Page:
Pearl Jam Had ‘Not So Legal’ Led Zeppelin Influence


Brendan O’Brien discusses Pearl Jam’s influence

In a recent conversation with Rick Beato, Pearl Jam producer Brendan O’Brien shared some fascinating insights into how one of their iconic songs, “Better Man,” took shape and its connection to the legendary John Paul Jones of Led Zeppelin.

O’Brien praised “Better Man” from the start, but the band initially hesitated because it felt a bit too mainstream for their liking. They didn’t want to be seen as chasing after a hit. However, O’Brien found inspiration in John Paul Jones’ techniques, particularly how he double-tracked the organ on early Led Zeppelin records like “Your Time Is Gonna Come.”

Pearl Jam used pump organ on Better Man

Taking a page from Jones’ playbook, O’Brien suggested adding a pump organ to “Better Man,” which resonated with the band and helped them warm up to the song. Reflecting on this, O’Brien said,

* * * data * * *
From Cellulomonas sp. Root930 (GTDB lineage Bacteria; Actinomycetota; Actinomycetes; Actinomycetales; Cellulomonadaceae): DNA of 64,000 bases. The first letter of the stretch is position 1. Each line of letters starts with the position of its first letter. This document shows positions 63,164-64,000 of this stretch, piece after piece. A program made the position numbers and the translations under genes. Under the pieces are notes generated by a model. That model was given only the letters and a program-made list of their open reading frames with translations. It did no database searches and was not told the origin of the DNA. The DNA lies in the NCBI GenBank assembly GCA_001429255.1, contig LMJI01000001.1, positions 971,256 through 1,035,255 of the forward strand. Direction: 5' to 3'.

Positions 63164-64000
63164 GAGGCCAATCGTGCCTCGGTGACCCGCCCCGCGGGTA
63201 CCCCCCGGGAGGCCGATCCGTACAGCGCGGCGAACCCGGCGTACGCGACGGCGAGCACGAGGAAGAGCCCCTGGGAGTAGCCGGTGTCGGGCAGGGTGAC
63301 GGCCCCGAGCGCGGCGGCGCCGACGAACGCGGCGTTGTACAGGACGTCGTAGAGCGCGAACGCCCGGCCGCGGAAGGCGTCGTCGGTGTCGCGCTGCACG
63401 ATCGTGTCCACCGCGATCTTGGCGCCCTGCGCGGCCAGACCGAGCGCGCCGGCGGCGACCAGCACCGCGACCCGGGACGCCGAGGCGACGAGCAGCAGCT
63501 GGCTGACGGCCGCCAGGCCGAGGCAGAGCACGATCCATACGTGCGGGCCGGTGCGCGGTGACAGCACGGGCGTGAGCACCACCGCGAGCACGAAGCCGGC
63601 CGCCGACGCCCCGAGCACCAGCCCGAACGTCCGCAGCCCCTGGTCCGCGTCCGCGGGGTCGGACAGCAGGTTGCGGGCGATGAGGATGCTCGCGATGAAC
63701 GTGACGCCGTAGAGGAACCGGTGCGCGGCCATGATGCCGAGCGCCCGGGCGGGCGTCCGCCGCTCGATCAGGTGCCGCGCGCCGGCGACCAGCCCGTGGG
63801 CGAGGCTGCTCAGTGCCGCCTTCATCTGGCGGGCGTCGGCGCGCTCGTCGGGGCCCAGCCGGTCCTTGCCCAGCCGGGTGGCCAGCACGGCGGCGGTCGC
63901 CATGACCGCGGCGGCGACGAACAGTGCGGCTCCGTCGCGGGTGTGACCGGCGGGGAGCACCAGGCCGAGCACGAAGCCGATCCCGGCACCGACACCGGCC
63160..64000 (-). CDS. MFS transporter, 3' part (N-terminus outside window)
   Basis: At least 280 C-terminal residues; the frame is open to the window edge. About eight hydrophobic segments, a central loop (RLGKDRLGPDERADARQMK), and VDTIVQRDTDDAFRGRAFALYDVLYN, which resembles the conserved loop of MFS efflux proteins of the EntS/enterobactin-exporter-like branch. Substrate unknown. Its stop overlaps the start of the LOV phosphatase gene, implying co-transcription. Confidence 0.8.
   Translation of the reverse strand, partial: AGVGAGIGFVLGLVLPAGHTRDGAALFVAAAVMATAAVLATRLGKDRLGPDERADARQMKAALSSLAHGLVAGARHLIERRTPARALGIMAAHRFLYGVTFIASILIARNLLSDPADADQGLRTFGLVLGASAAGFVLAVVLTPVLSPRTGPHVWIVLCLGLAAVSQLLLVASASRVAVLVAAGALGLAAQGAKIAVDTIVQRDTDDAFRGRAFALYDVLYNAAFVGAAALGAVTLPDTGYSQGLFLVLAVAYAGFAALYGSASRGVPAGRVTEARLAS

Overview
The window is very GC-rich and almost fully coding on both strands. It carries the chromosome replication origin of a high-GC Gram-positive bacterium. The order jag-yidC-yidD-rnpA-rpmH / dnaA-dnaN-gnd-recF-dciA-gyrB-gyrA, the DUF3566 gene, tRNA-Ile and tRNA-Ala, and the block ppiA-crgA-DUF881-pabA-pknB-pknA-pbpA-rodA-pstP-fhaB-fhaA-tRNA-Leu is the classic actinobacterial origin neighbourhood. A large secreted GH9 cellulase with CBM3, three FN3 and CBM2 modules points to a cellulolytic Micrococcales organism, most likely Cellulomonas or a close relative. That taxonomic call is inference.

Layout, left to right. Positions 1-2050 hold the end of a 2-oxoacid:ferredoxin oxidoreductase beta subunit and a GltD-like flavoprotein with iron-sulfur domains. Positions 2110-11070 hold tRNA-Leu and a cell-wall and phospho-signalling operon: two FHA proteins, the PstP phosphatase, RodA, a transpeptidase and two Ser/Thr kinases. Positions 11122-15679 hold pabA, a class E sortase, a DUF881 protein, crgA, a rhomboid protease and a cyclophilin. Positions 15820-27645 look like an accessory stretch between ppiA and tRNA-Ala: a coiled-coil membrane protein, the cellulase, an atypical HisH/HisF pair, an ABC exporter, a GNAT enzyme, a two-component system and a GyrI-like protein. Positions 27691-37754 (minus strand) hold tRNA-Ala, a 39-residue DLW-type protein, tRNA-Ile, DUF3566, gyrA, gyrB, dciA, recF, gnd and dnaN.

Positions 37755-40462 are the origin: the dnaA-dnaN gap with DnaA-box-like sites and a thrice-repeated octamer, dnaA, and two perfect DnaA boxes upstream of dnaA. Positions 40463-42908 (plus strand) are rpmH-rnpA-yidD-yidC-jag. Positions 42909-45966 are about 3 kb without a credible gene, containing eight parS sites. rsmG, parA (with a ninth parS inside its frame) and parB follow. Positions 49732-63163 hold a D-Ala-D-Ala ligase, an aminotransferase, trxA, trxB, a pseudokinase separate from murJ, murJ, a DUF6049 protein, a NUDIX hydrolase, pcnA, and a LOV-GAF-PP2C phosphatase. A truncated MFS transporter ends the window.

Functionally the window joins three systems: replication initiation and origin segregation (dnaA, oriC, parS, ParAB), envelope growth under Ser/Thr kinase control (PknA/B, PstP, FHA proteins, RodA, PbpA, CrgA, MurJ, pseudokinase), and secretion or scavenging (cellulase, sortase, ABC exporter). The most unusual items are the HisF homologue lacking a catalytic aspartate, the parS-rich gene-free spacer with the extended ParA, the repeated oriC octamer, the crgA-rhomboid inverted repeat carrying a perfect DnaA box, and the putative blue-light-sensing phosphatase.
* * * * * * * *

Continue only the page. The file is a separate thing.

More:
“That’s so John Paul Jones. I’m sure I ripped this sound off from him because he would do stuff, especially on their first album, where he would double-track the organ.”

Despite Eddie Vedder’s initial uncertainty about recording “Better Man,” O’Brien strongly believed in the song’s potential. It gained momentum when Pearl Jam started performing it live, which convinced Vedder of its quality. Eventually, they decided to include it on their third album, “Vitalogy,” after seeing its positive reception from audiences.

In related news, Eddie Vedder was also hard on the producer for Pearl Jam, which many didn’t find surprising either.

Pearl Jam’s admiration for Led Zeppelin runs deep. Jeff Ament pointed out that guitarist in a 2020 interview that Stone Gossard has always been a huge Zeppelin fan, influenced his songwriting approach. Ament also noted the use of fretless bass on their recent album “Gigaton,” exploring its unique sound and potential.

“Stone was always writing from kind of a Zeppelin angle, so seeing if the fretless could work in that realm was exciting. Even on ‘Gigaton,’ there’s fretless on a couple of songs, and with the writing that I’ve been doing in the past three months, I’m trying to use it more because I think it’s a very under-utilized instrument.”